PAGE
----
WEB EXCLUSIVE

Christmas Captured

The Polar Express sets new genre in motion

By Megan Mansell Williams|Monday, November 22, 2004
RELATED TAGS: COMPUTERS

Courtesy of Warner Brothers

 

A new kind of movie hits theaters this month. Sure to please family audiences with its blast of holiday cheer, The Polar Express also holds out some appeal to cinemaphiles and technogeeks who usually steer clear of seasonal sentiment: This movie makes computer graphics history. 

The film, directed by Robert Zemeckis (Cast Away, Forrest Gump), stars Tom Hanks in five digital roles, including the doe-eyed main character, a young boy who’s lost his faith in Santa only to regain it after a midnight ride to the North Pole aboard a magic train.

Far from the familiar cartoon line drawings and voice-overs of most animated features, this film used real actors in a process called performance capture, which lets any actor play any role, regardless of age or sex. Hanks plays not just the boy but Santa Claus, a train conductor, and a ghostly hobo too, each having a different voice and look tweaked to perfection during production. The technique also releases filmmakers from the constraints of location shooting.

 

 

Courtesy of Warner Brothers

 

Motion capture, as the approach is more commonly called, is not new.  It has been around since the 1980s and is frequently used in the sciences and in medicine to study locomotion. What is new is using this method to make an entire movie, a completely computer-generated end product, but with an all-human cast.

Instead of donning fancy costumes, these actors slipped on wet suit-like outfits equipped with hundreds of light-reflecting beads. Dozens of infrared sensors on propless stages digitally recorded the movements of the actors as they performed their scenes. The data were converted by computer into three-dimensional representations of the characters, conveying every nuanced movement of the face and body. A small army of 500 visual-effects specialists from Sony Pictures Imageworks then virtually layered on flesh and fabric to the digital stars and filled in the scenery until they had their movie—a startlingly good visual match to Chris Van Allsburg’s beloved 1985 children’s book by the same name.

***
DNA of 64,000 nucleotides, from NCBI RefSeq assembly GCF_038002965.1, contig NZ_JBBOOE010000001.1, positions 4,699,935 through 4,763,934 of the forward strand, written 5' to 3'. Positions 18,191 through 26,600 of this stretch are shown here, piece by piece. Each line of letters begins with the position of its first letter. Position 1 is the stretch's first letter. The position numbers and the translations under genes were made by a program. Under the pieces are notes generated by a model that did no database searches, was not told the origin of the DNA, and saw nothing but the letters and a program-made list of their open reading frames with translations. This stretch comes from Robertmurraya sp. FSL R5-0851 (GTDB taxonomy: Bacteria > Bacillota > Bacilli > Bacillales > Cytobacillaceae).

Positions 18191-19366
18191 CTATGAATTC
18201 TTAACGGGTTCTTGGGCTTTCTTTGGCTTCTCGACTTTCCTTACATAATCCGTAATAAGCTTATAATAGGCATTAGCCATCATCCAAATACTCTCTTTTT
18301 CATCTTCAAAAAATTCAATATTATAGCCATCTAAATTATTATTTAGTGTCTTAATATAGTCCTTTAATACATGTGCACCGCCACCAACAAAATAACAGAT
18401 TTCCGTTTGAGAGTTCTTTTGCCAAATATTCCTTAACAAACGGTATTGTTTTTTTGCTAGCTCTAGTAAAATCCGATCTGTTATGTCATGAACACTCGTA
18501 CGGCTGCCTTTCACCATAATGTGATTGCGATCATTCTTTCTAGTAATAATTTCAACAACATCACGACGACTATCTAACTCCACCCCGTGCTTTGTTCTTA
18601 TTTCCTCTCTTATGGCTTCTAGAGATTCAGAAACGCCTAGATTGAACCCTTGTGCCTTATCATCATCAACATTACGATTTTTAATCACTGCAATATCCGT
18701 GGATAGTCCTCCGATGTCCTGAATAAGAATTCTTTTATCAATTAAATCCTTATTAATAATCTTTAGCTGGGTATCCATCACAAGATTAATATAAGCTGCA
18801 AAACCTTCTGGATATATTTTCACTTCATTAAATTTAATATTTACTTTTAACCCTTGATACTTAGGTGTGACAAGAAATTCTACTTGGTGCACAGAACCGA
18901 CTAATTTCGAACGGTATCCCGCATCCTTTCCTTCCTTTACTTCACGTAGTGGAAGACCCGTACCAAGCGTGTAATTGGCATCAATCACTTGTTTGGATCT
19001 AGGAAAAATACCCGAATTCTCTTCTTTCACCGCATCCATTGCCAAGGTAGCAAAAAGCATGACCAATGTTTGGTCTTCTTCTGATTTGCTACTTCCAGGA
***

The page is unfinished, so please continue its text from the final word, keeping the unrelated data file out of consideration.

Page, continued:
The Polar Express was released November 10 in both traditional movie houses and IMAX theaters across the country. The IMAX version offers more than a screen as tall as seven stacked elephants: It’s in 3-D. This means snowflakes appear to fall directly on the audience, and at one point the movie’s steam train stops just short of patrons’ noses. The all-digital shoot

Courtesy of Warner Brothers

made conversion into 3-D easier, but the images still had to be transferred via laser printer onto real film for projection. IMAX theaters actually play two reels simultaneously on one screen, their images separated only slightly in distance, and 3-D glasses mesh them into one.

Wherever you see it, the result of the $150-million-plus budget and three-year production schedule is stunning. The faces of the characters look breathtakingly lifelike, from freckles to hair follicles to facial twitches, and you may believe you are seeing real actors—for an instant. The movie perfectly recreates the icy blue-and-white tones of the original book’s oil and pastel drawings as well as its warm glows and dreamy sense of nighttime hyperrealism.

Unfortunately, after a few minutes of awe, the boundaries of performance capture begin to show; the characters’ body movements appear jerky like puppets on strings, and their hands somehow don’t look right, often hanging motionless in space. Yet, for the novelty of watching an entire movie about people but never really seeing one—it’s worth taking a ride on The Polar Express.

 
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